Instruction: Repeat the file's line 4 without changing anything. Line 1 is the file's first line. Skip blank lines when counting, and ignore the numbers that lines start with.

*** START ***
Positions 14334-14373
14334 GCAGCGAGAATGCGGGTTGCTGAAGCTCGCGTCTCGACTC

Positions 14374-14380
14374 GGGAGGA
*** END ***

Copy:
14374 GGGAGGA